From Student Housing Business Journal, November/December 2013
I had the recent pleasure of attending the Interface On-Campus Student Housing Conference in Orlando. The dialogues that took place between developers, institutions and architects were rich with ideas.
One of the ideas that was batted around was ‘amenitizing’ vs. ‘academinizing’ (hard word to pronounce, I know). I wish I had come up with the word but I have to give credit to Tresea Buckhaults, director of residential life and housing at the University of Louisiana-Monroe.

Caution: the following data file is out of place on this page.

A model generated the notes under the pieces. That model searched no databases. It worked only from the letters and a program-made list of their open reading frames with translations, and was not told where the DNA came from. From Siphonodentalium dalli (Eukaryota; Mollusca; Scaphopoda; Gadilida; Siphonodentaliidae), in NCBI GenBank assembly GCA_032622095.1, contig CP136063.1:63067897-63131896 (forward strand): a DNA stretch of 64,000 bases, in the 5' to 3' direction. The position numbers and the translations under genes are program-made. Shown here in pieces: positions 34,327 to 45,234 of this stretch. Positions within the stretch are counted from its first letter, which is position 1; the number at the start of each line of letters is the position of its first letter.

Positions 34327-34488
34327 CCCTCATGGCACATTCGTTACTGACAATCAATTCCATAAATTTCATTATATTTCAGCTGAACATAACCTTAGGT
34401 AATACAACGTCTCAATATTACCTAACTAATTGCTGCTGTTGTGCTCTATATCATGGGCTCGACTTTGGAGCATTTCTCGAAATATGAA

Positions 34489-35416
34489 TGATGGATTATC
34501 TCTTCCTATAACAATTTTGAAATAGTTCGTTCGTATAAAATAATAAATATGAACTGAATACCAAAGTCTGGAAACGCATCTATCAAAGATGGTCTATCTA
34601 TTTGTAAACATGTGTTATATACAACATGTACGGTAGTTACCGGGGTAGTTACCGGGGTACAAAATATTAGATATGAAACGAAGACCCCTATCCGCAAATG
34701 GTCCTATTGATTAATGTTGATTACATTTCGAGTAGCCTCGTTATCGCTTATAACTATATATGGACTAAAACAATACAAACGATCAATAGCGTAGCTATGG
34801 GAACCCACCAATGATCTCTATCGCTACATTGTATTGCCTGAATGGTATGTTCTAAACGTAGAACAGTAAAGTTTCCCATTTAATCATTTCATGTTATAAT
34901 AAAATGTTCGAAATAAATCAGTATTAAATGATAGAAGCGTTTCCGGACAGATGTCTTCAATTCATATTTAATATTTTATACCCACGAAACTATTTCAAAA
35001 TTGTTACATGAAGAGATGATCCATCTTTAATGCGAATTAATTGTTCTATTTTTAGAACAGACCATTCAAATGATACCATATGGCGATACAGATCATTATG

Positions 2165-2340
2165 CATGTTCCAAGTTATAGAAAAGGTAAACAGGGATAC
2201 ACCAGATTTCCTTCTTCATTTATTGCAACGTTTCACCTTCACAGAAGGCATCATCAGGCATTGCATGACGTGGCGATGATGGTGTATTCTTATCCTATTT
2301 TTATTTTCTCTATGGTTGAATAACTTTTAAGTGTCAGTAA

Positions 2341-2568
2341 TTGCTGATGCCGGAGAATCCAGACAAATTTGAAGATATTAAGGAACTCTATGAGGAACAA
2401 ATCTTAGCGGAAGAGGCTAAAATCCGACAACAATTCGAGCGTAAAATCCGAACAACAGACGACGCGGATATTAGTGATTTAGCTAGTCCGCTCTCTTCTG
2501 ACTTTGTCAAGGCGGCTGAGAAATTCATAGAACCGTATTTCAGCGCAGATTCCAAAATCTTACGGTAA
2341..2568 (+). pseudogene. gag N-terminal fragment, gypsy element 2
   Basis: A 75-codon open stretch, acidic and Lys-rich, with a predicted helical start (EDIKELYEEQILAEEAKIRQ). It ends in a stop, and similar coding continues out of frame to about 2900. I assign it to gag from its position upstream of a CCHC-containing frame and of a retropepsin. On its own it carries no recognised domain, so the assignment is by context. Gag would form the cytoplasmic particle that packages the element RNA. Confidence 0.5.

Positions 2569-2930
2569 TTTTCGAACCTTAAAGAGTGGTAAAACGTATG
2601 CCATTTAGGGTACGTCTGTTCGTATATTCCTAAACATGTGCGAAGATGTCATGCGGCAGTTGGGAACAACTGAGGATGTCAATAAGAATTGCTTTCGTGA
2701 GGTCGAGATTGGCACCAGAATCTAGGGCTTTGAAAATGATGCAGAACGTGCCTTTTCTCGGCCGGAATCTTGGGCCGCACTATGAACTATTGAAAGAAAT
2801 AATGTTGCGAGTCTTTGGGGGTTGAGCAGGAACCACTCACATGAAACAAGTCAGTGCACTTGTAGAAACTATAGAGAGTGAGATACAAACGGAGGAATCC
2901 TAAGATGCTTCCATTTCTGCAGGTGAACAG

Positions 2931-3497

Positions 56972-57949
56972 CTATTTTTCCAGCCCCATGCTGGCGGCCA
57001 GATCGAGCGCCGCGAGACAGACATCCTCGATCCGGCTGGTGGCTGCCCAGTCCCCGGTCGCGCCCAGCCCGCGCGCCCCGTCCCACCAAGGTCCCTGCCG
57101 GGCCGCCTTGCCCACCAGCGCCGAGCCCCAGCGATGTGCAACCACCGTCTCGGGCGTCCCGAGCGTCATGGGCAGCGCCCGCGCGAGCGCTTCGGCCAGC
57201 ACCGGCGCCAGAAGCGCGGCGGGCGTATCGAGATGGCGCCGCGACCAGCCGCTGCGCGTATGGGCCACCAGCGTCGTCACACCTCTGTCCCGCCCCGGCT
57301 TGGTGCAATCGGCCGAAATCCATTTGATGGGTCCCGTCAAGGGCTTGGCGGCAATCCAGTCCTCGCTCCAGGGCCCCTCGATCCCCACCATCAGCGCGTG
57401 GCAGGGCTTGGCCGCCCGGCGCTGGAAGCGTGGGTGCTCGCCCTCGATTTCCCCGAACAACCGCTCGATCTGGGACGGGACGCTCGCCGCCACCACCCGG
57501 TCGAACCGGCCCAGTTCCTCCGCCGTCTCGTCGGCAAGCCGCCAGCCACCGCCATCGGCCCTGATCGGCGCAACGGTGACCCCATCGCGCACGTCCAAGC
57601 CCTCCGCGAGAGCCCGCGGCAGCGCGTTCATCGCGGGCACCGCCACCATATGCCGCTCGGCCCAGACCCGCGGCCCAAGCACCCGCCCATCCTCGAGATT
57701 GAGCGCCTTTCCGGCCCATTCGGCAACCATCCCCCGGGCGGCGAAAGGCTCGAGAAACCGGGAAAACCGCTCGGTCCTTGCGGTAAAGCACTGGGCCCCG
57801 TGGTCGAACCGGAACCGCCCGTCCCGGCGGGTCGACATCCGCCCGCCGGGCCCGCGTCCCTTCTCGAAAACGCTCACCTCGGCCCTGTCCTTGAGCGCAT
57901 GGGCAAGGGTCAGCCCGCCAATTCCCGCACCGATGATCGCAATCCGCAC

As I have previously written (Think Beyond the Walls of an Apartment), I am concerned with the ever increasing movement by some developers to provide the latest and greatest amenities. In the off-campus market there is value in differentiating a property from others in the area, but those amenities can have a negative impact on student success and behavior raising concerns by the college, university, residents and their parents. Additionally as competition in the off-campus market escalates, rents have to stay flat or decrease, could those the amenities actually be a detriment to the bottom line? Without a high level of amenities, would the rent have started at a price point that would attract the more academically focused that would most likely have a higher retention rate both to the institution and to the property?